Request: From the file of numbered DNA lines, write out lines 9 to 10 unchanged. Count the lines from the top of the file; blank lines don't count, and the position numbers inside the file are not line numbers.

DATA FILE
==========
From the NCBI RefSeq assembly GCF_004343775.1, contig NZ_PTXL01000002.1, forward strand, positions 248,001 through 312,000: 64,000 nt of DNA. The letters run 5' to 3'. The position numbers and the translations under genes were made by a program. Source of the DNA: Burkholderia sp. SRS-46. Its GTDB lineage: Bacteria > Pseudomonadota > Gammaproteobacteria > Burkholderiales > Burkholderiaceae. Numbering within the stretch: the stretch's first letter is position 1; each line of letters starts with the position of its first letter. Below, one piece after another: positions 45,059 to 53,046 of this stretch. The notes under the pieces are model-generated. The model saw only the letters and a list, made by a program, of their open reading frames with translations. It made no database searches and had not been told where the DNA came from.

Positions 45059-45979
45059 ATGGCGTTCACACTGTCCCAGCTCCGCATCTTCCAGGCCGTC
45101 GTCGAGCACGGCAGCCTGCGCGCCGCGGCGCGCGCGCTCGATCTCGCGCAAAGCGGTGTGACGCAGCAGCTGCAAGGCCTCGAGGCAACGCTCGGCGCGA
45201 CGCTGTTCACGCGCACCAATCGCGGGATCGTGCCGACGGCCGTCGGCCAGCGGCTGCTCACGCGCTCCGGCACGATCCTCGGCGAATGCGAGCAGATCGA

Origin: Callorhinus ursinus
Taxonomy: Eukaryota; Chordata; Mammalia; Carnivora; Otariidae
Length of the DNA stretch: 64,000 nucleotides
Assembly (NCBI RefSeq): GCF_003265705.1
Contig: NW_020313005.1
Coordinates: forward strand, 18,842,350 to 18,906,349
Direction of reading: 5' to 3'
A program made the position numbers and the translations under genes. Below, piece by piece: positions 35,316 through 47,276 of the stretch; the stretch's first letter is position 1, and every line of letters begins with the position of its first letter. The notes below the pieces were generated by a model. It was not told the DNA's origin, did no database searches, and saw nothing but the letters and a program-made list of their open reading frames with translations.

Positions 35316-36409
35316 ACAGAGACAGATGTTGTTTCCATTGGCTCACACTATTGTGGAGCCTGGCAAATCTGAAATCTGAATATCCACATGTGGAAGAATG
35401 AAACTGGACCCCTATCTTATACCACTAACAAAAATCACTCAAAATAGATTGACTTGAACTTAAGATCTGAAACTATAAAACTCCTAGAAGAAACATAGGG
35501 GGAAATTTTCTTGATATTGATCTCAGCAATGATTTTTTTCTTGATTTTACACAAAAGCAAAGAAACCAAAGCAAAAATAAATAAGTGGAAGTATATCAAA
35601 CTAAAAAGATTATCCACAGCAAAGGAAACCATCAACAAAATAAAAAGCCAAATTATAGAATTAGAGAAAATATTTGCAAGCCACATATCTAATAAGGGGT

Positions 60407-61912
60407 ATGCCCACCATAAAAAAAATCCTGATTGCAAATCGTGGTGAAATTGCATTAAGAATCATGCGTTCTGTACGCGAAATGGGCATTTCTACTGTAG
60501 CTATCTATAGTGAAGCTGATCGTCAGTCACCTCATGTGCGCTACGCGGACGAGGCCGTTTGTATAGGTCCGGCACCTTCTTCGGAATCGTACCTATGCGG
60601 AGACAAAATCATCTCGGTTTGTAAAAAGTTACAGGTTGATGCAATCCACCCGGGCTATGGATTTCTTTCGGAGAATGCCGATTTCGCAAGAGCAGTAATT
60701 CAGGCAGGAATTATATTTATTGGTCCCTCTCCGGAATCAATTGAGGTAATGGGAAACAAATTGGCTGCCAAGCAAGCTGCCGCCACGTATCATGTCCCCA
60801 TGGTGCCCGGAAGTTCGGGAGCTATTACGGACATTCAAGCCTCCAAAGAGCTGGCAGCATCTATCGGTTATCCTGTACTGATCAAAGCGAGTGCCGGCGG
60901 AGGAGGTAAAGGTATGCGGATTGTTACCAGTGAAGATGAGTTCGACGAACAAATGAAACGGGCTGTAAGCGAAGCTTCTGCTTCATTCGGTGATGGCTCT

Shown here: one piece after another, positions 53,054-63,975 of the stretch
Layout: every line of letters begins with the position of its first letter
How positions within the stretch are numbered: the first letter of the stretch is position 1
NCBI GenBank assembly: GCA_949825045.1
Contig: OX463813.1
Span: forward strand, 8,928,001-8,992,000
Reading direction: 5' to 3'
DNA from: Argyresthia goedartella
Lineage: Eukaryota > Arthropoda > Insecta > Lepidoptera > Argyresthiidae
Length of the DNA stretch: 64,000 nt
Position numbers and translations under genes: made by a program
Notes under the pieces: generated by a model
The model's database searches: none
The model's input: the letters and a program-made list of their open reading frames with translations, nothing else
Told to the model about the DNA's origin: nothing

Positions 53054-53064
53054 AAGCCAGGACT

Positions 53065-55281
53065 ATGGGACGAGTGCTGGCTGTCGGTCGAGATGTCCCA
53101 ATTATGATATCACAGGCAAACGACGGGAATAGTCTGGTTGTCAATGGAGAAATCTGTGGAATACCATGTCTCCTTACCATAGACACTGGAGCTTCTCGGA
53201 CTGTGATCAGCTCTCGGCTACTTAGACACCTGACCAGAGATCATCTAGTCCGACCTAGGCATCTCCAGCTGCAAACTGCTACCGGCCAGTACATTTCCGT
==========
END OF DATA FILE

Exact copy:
Assembly (NCBI RefSeq): GCF_003265705.1
Contig: NW_020313005.1